NMHC/NAA Viewpoint: The apartment industry supports making permanent estate tax legislation agreed to in December 2017 as part of the Tax Cuts and Jobs Act (TCJA). In TCJA, Congress, doubled the estate tax exclusion through 2025 while retaining a top tax rate of 40 percent and stepped-up basis rules.
Because many apartment firms are small businesses, often family-owned, estate planning is a major consideration for company principals. A critical part of planning focuses on the estate tax imposed on the transfer of their assets to their heirs.
As part of the Tax Cuts and Jobs Act enacted in 2017, Congress doubled the estate tax exclusion through 2025.
The estate tax rules include three key elements:
- Exemption level: The estate tax exemption level is the amount that a donor may leave to an heir without incurring any federal estate tax liability. In 2023, the law establishes a $12.92 million exemption ($25.84 million per couple, indexed for inflation).
- Tax rate: The estate tax rate applies to the value of an estate that exceeds the exemption level. Under the rules, the maximum rate is 40 percent.
- Basis rules: The basis rules determine the tax basis of inherited property. The estate tax today features stepped-up basis rules, which reset the tax basis of inherited property to reflect the fair market value of the property at the time of the inheritance. This is particularly important for the apartment industry because many industry executives’ estates include significant amounts of depreciable real property.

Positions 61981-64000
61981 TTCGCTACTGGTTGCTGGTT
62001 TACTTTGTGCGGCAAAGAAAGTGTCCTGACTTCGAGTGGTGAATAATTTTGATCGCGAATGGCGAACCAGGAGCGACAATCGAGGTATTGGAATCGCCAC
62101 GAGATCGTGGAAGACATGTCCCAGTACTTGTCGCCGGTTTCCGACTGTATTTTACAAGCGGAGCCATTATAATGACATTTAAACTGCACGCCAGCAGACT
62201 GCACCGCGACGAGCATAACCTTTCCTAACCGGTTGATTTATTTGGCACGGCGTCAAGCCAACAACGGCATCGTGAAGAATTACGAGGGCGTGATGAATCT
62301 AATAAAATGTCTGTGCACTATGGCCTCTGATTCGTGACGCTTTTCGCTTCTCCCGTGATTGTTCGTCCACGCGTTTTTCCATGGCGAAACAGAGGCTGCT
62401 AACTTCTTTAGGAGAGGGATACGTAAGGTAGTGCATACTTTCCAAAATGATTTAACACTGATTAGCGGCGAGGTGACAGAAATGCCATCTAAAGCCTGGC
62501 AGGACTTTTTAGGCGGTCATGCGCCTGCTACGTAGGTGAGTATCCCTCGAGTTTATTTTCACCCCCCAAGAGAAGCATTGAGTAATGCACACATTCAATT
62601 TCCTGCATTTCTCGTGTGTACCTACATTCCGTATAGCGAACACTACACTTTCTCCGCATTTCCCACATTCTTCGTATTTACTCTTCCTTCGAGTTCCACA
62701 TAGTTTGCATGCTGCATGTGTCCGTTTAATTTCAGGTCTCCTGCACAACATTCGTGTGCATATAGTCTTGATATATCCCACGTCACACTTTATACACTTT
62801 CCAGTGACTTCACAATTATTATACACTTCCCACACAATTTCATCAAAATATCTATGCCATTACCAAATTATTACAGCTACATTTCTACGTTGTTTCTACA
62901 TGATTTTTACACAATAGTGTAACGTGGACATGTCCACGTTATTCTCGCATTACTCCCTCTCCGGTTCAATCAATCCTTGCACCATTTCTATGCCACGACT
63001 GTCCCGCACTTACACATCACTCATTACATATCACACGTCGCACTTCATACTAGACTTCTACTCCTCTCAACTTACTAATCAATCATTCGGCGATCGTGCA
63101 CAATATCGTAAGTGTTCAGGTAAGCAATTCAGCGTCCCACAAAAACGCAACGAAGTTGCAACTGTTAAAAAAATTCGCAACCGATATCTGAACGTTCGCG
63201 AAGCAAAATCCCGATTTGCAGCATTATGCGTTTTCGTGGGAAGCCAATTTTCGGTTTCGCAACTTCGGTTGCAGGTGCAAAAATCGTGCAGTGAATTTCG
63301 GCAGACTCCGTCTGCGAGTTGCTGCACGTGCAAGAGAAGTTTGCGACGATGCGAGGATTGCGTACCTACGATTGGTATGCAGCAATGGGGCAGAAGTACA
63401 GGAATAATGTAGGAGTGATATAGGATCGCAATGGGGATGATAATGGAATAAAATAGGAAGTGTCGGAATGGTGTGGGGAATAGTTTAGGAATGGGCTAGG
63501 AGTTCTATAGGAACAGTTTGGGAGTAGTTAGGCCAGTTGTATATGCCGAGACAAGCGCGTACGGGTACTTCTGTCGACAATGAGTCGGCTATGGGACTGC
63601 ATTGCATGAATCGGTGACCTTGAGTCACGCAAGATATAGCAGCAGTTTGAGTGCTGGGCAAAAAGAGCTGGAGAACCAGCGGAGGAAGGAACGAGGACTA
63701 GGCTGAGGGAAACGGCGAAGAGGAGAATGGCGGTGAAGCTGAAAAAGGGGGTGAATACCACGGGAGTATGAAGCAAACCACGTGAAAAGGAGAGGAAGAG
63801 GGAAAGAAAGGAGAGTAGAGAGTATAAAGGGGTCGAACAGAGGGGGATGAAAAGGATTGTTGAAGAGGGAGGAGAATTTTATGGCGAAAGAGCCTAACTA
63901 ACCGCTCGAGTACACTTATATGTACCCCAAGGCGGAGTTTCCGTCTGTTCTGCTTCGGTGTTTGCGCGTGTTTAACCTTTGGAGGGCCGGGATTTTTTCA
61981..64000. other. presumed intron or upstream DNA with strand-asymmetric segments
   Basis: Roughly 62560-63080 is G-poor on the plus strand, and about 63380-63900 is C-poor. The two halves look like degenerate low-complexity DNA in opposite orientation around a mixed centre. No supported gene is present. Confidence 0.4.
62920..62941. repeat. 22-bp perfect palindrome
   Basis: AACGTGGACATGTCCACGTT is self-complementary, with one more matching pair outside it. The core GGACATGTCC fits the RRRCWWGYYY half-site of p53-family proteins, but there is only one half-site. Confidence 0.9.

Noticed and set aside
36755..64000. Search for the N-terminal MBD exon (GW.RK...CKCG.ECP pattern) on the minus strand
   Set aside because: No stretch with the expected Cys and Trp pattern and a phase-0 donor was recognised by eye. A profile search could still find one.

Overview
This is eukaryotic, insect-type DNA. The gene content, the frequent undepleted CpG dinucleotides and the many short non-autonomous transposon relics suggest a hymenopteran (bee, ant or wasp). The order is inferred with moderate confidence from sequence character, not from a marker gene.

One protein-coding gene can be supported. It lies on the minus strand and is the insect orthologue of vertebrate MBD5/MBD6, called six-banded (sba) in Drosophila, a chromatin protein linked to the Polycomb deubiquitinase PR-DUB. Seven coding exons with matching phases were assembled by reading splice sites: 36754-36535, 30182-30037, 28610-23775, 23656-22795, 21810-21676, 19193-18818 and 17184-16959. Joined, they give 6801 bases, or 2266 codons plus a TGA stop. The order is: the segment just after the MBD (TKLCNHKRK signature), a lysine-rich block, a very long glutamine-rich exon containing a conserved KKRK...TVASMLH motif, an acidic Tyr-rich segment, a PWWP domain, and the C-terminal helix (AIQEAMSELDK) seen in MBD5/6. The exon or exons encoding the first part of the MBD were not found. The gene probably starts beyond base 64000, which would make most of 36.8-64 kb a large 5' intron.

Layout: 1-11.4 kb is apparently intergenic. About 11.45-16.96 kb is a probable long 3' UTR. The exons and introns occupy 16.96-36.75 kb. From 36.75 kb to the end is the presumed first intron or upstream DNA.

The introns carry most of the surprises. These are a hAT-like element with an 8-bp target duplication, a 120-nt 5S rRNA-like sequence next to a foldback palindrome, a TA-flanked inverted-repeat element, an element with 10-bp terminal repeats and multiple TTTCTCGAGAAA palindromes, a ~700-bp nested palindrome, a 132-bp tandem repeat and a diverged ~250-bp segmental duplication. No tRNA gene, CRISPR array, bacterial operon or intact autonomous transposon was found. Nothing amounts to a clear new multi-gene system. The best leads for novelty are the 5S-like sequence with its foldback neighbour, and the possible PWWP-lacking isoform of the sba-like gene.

Without stepped-up basis, the tax basis of inherited property can be quite low if the property was purchased long ago and has been depreciated over a number of years. As a result, heirs could inherit an apartment property with no basis and sizeable debt. If they sell it, they will face significant depreciation recapture taxes and capital gains taxes. This discourages heirs from investing further capital to maintain it and removes valuable affordable housing from the inventory.
As many apartment executives prepare to leave a legacy to their heirs, today’s estate tax rules provide clarity and consistency in the tax code but only through 2025. The apartment industry supports making the estate tax rules enacted in 2017 permanent.
Stepped-up basis rules better account for depreciated real property, a critical point for apartment providers.